Those of us who spend time with young children realize that little ones can be extremely and beautifully wise. I’ll never forget the day , when my three-year old daughter explained to her dad what she wanted to be when she grew up. “I want to be a people!” She happily declared.
We have chuckled good-naturedly about that comment made by an innocent child ever since. Lately, however, when I pause to reflect on the her comment, I perceive that my little girl was being downright insightful.
In her eyes, nothing about her needed fixing. Nothing needed to be changed or improved upon. She felt that she was perfectly complete just being people, just being herself. No strings attached. How wonderful is that?
I never knew who I was until I began to love myself in this present moment.
Unfortunately, once we reach the age of awareness, living in our society can cause a person to question his or her self worth. So often we measure ourselves by the expectations we allow to be thrust upon us, either by ourselves or by others. We can’t turn on a television or open a magazine without being bombarded by distorted messages about how imperfect mainstream society believes we are.
Do any of these examples sound familiar?
“Are you ready for summer’s bikini body? Lose twenty pounds in one month with our new dietary supplement!“
“Do you have enough money? What will you do when the money runs out? Have you saved enough for retirement?“
“New plastic surgery center opening soon. Walk-in and Find out how you can look 15 years younger fast! “
Examining Your Sense of Worth
What happens to our sense of worth, when our identity gets too wrapped up in our physical appearance, or what sort of car we drive, or what neighborhood we live in, instead of the simple fact that we have intrinsic value as a human being?
When we measure our worth according to society’s standards, our self-image can become quite distorted.
In a recent group counseling session, where a small group of women were sharing their most crucial goals – one woman expressed that her one and only goal was to reach her ideal weight. It was obvious by the pained expression on her face that she was quite embarrassed about her weight, perhaps to the point of self loathing. Interestingly enough, before she shared her goal, the thing that I noticed about her was that she was a beautiful lady. Her hair, her makeup, her charming manner of speaking, created a truly lovely persona. If she hadn’t mentioned weight as a concern, I don’t even think I would have guessed that she had an issue with her weight.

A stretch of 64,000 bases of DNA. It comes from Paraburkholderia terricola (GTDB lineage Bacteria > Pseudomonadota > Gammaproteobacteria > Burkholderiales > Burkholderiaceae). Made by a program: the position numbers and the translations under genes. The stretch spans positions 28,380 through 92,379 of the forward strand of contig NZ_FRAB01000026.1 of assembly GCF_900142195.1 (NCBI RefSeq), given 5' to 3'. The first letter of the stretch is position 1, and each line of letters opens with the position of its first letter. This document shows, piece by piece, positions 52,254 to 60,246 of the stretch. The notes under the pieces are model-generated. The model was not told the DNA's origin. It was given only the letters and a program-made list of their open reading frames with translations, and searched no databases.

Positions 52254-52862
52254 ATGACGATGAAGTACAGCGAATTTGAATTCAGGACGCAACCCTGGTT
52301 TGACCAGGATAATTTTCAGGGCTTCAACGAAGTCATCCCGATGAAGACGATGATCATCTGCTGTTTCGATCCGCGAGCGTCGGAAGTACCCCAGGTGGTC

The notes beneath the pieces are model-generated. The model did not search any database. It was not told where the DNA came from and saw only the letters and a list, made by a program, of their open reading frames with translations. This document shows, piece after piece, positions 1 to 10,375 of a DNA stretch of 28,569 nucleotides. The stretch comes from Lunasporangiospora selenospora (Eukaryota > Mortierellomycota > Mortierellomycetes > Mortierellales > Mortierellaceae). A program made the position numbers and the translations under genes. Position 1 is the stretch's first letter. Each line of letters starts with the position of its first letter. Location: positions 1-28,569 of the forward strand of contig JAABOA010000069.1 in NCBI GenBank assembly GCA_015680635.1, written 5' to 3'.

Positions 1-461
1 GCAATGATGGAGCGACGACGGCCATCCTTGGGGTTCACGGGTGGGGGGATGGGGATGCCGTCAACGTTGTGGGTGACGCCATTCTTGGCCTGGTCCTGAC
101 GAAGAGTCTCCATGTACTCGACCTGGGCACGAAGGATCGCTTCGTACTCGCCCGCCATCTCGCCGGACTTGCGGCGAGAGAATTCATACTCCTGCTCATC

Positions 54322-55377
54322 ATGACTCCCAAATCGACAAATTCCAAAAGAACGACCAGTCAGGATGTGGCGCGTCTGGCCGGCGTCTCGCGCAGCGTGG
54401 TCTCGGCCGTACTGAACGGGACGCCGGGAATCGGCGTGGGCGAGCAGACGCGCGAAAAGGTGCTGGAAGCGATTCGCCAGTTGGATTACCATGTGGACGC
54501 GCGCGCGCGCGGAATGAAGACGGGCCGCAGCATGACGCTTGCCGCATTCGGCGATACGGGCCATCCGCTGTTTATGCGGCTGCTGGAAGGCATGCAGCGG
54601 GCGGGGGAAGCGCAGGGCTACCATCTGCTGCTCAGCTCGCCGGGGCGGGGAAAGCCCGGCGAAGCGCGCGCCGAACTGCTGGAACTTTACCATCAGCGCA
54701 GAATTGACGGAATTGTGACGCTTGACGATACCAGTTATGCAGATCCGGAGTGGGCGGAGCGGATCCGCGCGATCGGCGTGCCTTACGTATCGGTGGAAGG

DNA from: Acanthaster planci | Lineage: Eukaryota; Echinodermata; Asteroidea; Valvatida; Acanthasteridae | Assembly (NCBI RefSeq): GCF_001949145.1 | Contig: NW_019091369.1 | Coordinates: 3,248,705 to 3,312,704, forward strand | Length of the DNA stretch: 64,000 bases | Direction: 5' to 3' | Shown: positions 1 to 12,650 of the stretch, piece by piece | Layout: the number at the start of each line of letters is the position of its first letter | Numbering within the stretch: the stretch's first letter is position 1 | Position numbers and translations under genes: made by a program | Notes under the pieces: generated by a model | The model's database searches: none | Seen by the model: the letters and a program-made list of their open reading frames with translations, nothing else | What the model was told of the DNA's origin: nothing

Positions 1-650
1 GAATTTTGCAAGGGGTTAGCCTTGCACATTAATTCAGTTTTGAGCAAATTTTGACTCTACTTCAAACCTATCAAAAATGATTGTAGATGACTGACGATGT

Reading Louise Hay often reminds me that I am worthy simply because I am a part of The Universe. Louise is one of my favorite spiritual authors.
In the book You Can Heal Your Life, she explains,
“I always tell clients that no matter what their problem seems to be, there is only one thing I ever work on with anyone, and that one thing is loving the self. Love is the miracle cure. Loving ourselves can work miracles in our lives. I am not talking about vanity arrogance or being stuck up, for those qualities are based on fear. I am talking about having a great respect for ourselves and gratitude for the miracle of our bodies and our minds.“
Allowing for and Letting go of expectations, judgment and labels, we can begin to embrace the person we truly are.
Two self-acceptance exercises Louise Hay recommends
1. Become aware of your self talk.
Then, begin to talk to yourself as you would talk to a good friend. Say, for example, that you’d planned to work on a project on Sunday afternoon. As it turned out, you were exhausted from a tough week at work and ended up taking a nap instead. What did you say to yourself? Probably something like, “Oh you’re so lazy! You got nothing accomplished! You never finish a project on time!”
But what would you say to a friend in the same predicament? “You needed the rest! You had a tough week. Give yourself a break!” Now try giving yourself a break and being kind to you.
2. Try affirmations.
Affirmations are statements we repeat over and over to affirm a certain message. Positive affirmations can counteract negative messages, even negative messages we’ve been bombarding ourselves with for many years. Keep your affirmations positive and in the present tense.
Here are two examples:
- “I am loving myself as I am.”
- “I am creating a loving environment for myself.”
It may take some time to counteract the effects of negative self-talk. As always, remember to be kind and patient with yourself.
Being “A People” – The Best Thing to Be
Haaniya, my little people is now almost 4 years old and is in school doing so well. As she grows, she will go through some of the self-esteem issues and peer pressures that affect us all from time to time, yet for the most part, she will remain amazingly satisfied just to be herself, cause I will be there telling her how perfect she is all the way. No matter what happens in the future, she will always feel loved, thereby learning to love herself. Whatever outer form her future life might take, I believe she will remain authentically Haaniya (my little insightful angel) through it all.
She is so at ease with herself. We should all be so fortunate. And maybe with a little awareness and understanding, we can be too.
It seems that my child summed it up perfectly at the tender age of three. Loving ourselves in this present moment, just being content with ourselves, with being a people, truly is the most Beautiful Innocent wisdom of all.